Mike Pence To Address Event Hosted By Anti-LGBT Hate Group

Mike Pence speaking with supporters at a campaign rally at the Mesa Convention Center in Mesa, Arizona. (Photo: Gage Skidmore via Flickr Commons)

Vice President Mike Pence will address this year’s Values Voter Summit in Washington, D.C., on Saturday, an event put on annually by Religious Right group Family Research Council.

Last year, President Donald Trump was the first sitting president to address the group. Trump was invited to speak at the conference again this year, but at the time of publication, his attendance was unconfirmed.

The Values Voters Summit is hosted annually by the Family Research Council, which the Southern Poverty Law Center has listed in its index of hate groups. FRC president Tony Perkins and his employees have actively lobbied against marriage equality and transgender rights for decades—an agenda that Perkins told radio listeners he once discussed with former White House adviser Steve Bannon. Last year, Bannon and other White House officials recruited FRC in their war against the Republican establishment that they believe to be too moderate.

As made abundantly clear last year, Perkins and his ilk have retooled their “family values” message from years past to include unwavering support of the Trump administration and its allies. Since last year’s conference, FRC has provided cover for failed Alabama Senate candidate Roy Moore after he was accused of sexual misconduct with teenage girls while he was in his 30s, announced that evangelicals were giving Trump a “mulligan” for his alleged affair with Stephanie “Stormy Daniels” Clifford as long as he continues to fulfill their agenda, and called for prayers to protect Trump from “left-wing news media.” Coincidentally, Perkins has also received an appointment to the U.S. Commission on International Religious Freedom.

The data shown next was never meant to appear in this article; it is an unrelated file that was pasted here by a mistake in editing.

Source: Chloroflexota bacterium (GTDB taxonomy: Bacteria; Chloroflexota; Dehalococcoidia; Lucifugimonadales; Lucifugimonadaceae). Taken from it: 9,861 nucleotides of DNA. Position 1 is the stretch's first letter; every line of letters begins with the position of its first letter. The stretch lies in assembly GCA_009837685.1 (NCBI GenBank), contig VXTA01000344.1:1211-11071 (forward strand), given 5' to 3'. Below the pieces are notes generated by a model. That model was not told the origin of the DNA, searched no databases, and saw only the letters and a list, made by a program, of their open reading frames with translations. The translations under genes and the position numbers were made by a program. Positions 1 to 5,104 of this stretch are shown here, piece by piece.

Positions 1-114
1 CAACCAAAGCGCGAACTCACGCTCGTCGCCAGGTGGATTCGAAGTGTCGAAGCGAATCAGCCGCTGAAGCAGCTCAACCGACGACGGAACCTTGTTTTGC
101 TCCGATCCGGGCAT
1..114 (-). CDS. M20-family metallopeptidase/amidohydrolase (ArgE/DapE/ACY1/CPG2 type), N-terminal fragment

All the while, he’s likened baking cakes for same-sex couples to “indentured servitude,” blamed trans-inclusionary policies at a gym for a random guy who tried to do naked yoga in its facilities, proposed that Christians reconsider any plans to attend same-sex weddings, and compared accepting transgender people to allowing someone to commit suicide by jumping off a building. FRC senior fellow Cathy Ruse compared single-stall gender neutral bathrooms to child abuse. Despite this rhetoric, the group reportedly advised the Pentagon on policies surrounding transgender military service members.

FRC has also ramped up its anti-abortion activism and has been one of the many Religious Right organizations cheering on the appointment of Trump judges to the Supreme Court, believing that those appointments will help them overturn Roe v. Wade in upcoming years, and encouraging Trump to target Planned Parenthood. We expect that Supreme Court nominee Brett Kavanaugh and the allegations that he sexually assaulted a woman at a party in high school will be a major topic of discussion at this year’s conference.

This year’s schedule, as with prior years, reflects both FRC’s extreme agenda and its ready access to the levers of power in Washington. In addition to Pence, other confirmed speakers include Senate Majority Leader Mitch McConnell and Secretary of State Mike Pompeo, who raised eyebrows over his decision to speak at the event. Reps. Lee Chatfield of Michigan and Mark Meadows of North Carolina, Ohio state Rep. Christina Hagan, West Virginia state Rep. Kayla Kessinger and former Congressman Frank Wolf of Virginia will also speak at this year’s conference.

Other speakers include:

  • Secretary of Housing and Urban Development Ben Carson, who referred to slaves as “immigrants” and who made a concentration camp joke after a Holocaust survivor received an honor.
  • Sebastian Gorka, former White House deputy assistant to Trump, who thinks that Trump’s election was proof that God exists;